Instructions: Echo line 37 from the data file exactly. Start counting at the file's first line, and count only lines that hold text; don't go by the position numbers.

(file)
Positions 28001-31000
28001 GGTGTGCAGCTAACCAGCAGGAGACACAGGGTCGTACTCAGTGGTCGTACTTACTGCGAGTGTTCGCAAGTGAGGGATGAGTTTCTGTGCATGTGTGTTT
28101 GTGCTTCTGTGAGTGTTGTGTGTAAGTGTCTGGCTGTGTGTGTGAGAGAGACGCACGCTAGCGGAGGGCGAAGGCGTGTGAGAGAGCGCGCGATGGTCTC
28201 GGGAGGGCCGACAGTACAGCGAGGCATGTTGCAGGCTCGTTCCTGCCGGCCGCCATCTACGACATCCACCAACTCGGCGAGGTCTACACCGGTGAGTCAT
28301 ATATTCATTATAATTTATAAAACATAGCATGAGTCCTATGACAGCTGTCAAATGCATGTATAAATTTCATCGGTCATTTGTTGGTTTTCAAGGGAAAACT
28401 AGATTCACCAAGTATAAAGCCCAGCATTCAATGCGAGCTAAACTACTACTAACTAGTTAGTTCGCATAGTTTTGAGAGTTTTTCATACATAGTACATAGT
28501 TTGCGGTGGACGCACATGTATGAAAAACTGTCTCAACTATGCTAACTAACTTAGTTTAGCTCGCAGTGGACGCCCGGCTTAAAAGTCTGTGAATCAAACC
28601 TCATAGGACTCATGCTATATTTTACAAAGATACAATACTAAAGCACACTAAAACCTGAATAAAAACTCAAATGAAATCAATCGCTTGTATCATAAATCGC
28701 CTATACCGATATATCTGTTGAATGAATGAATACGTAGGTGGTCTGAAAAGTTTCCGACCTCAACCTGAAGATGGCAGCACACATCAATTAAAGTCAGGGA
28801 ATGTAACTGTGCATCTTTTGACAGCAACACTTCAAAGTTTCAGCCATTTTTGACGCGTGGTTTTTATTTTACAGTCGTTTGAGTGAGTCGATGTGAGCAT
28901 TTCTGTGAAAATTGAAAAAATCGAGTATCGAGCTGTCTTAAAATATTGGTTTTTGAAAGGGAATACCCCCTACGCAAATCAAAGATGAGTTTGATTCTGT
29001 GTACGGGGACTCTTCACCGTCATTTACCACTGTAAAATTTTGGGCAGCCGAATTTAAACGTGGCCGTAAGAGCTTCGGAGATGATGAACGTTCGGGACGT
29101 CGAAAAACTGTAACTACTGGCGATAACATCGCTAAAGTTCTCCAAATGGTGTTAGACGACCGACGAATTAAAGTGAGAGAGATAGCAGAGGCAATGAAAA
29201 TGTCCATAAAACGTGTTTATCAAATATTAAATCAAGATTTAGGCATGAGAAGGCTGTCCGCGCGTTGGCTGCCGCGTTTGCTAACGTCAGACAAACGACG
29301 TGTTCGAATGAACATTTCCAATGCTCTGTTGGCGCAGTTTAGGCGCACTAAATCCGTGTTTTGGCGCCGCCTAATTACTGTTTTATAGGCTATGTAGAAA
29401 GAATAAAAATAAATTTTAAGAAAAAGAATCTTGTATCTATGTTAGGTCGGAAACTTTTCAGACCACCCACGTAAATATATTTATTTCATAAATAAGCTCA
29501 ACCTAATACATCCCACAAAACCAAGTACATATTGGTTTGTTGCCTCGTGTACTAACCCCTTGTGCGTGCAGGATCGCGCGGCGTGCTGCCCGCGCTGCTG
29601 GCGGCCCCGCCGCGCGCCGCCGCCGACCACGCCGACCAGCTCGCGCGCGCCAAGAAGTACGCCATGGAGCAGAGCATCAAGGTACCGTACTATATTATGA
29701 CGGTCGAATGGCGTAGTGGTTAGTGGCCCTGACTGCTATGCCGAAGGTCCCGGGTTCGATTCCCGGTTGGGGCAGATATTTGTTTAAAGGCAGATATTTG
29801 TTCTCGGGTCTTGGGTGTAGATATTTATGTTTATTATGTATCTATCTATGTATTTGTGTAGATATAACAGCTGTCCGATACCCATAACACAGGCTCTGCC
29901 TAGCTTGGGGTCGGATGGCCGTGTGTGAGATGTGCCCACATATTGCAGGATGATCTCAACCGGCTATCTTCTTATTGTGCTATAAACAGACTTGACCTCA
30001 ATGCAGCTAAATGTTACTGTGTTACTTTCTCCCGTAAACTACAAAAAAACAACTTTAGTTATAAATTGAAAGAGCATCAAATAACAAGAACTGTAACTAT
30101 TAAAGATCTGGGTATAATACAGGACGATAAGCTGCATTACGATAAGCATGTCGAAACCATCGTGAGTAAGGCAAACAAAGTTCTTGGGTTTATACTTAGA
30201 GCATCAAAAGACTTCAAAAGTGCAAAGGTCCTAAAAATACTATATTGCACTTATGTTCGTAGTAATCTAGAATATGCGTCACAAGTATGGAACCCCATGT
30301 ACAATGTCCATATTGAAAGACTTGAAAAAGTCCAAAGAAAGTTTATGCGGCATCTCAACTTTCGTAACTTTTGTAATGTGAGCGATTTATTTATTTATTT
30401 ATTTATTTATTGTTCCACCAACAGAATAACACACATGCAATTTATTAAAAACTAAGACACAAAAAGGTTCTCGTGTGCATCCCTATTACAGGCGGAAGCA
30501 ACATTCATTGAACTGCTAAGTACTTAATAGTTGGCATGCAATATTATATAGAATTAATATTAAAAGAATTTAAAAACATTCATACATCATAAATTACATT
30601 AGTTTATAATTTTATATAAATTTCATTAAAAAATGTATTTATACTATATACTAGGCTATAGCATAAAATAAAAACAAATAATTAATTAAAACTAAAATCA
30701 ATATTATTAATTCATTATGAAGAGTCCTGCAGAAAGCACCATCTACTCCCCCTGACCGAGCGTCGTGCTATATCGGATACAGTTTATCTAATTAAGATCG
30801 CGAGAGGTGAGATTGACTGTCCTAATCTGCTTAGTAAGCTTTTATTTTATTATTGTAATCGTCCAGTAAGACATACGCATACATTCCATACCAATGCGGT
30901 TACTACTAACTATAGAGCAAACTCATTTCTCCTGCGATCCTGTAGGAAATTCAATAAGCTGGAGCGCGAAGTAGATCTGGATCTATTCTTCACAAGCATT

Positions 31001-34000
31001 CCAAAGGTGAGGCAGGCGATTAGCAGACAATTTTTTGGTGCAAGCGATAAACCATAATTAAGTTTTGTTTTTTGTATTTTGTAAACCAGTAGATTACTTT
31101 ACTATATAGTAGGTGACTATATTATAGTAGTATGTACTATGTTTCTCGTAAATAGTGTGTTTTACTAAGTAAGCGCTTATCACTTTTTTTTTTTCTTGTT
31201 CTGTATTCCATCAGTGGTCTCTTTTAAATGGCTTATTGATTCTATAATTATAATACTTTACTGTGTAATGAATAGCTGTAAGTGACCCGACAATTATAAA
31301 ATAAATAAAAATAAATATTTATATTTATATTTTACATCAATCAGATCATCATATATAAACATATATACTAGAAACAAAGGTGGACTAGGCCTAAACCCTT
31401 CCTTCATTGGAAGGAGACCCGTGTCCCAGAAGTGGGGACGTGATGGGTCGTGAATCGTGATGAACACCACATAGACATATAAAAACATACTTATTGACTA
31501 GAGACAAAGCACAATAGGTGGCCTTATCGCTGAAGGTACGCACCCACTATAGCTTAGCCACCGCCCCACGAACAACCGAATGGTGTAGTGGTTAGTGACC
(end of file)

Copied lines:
31401 CCTTCATTGGAAGGAGACCCGTGTCCCAGAAGTGGGGACGTGATGGGTCGTGAATCGTGATGAACACCACATAGACATATAAAAACATACTTATTGACTA